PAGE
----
On “Flight of Ideas”, Warm Digits make a call to arms: when we all think our ideas are right, what are the costs of never believing you could be wrong? Looking back to the history of psychology to find out what happens when ideas outlive their sell-by date, with their vocal guests they set up a blistering musical exchange between fluorescent agit-funk, primary-coloured synth-bounce and fizzing sheets of guitar noise. The thunderous motorik space-disco duo with a pounding post-punk pulse, Warm Digits burst into technicolour with Flight of Ideas, an album that effortlessly captures the kaleidoscopic abandon of their rapturously-received live shows while moving into increasingly accessible and tuneful territory. The LP features vocal contributions from Maximo Park’s Paul Smith, The Lovely Eggs, The Orielles, Rozi Plain and the Delgado’s Emma Pollock.
As comfortable performing at a childrens’ matinee show as they are in the shadow of Jodrell Bank, Warm Digits have climbed upwards and onwards from the apocalyptic floor-fillers of their warmly-reviewed 2017 album Wireless World. Flight Of Ideas embraces a musically bright-eyed, even cautiously optimistic approach, filled with shameless melodicism and a more song-based sound, while never losing sight of the sonic hurricane that remains at the band’s core.
With the help of a cache of collaborators including ex-Delgado Emma Pollock, Maximo Park’s Paul Smith, and fast-rising indie-dance revisionists The Orielles, the Digits have made their strongest statement yet. Whether you dream of Can playing with the Chemical Brothers in an exploding fireworks factory, or if you’d rather hear Gang Of Four jamming with Giorgio Moroder on Jupiter, Warm Digits will turn your desires into reality.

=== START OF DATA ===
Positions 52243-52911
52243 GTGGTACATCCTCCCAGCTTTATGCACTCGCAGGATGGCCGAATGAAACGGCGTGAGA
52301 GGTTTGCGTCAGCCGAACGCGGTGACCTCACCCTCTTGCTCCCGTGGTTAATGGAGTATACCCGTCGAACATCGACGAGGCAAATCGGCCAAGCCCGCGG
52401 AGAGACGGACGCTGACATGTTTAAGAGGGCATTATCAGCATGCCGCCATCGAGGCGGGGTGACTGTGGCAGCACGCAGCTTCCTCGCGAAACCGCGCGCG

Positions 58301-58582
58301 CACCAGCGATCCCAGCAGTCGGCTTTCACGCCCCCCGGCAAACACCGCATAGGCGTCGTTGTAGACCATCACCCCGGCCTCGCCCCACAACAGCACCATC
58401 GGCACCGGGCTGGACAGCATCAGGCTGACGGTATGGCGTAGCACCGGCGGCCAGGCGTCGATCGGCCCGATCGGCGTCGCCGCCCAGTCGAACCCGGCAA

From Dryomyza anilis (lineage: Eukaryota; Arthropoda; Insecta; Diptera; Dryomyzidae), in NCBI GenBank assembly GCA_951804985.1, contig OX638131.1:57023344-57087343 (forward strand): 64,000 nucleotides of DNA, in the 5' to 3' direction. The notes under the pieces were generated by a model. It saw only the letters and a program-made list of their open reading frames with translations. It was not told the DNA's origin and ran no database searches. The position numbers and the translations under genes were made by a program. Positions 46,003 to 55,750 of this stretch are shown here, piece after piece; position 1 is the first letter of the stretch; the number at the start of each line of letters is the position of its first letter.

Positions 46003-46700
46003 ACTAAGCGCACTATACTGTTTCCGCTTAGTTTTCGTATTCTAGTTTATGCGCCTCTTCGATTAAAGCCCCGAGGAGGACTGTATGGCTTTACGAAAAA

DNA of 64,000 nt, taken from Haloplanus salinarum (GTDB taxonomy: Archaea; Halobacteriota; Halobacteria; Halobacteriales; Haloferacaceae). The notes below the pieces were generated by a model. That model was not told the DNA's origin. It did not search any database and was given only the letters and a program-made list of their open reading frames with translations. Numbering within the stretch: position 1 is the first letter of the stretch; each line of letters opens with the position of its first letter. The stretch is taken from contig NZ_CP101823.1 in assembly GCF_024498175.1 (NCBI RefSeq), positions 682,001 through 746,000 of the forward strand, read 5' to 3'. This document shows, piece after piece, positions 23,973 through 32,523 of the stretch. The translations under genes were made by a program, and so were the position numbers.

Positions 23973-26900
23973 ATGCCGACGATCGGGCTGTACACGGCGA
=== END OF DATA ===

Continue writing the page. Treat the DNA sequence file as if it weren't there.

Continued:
Always a band looking for inspiration outside the norm, Warm Digits have delved into the history of human interaction and its failings, and how ideas and theories can live on as received wisdom long beyond their sell-by date. Digging up dusty pockets of history and long-neglected research, they were surprised to find much that seemed suddenly relevant again, metaphors for modernity that felt almost accidentally important: a controversial 70s experiment in which a psychology professor claimed to have infiltrated psychiatric hospitals to show that the definitions of who is “sane” and who is “insane” are barely more than arbitrary; a study showing women are twice as likely to be injured in road accidents because cars were only designed with male crash test dummies; and psychoanalysts’ efforts to be a “blank screen” for their patients, rather than people with their own point of view. “Flight Of Ideas” itself is a psychological term for a state of overloaded and disordered thought, whose relevance to our current information landscape hardly needs to be pointed out.
Infused with the restive spirit of the Digits and their guests, these inspirations are taken as a call to arms rather than an academic panel discussion, and Flight of Ideas is sprinkled with bursts of fluorescent agit-funk, primary-coloured synth-bounce and fizzing sheets of guitar noise. “Fools Tomorrow” uses the language of scientific revolutions and a spiral-eyed swirl of electro shoegaze to show how being able to accept you’re wrong can change your life, while “Replication” takes the ever-circling influence of Steve Reich and cult synth-composers like Laurie Spiegel to create a luminescent sparkling throb that’s impossible to resist. The Delgado’s Emma Pollock lends her vocals to “The View From Nowhere” which concerns a two people working out their closeness and distance. It could be about any relationship, but the title is a reference to the way psychoanalysts historically kept themselves a “blank screen” with their patients, as if they could take a “view from nowhere” and be wholly objective in what they saw. Wigout psych-merchants The Lovely Eggs take advantage of the Digits’ relentless momentum to enthusiastically rail against pigeonholing and redundant systems of control with an unruly air-punching chorus, while Rozi Plain gently turns insecurity on its head over a pulsating Eurobeat-meets-MBV backing to make “Everyone Nervous” almost feel like a valedictory slogan. Celebrate Your Uncertainty!
In an increasingly off-kilter world where reality shifts daily, truth is merely what we decide it to be, and an avalanche of possible identities overwhelms us with possibility, it can feel like our lives are careering towards chaos down a one-way street. The question is: do we “Feel The Panic” or “Shake The Wheels Off”? With its glorious defiance and heart-bursting grooves, Flight Of Ideas calls to our past experience for answers, and dares us to listen.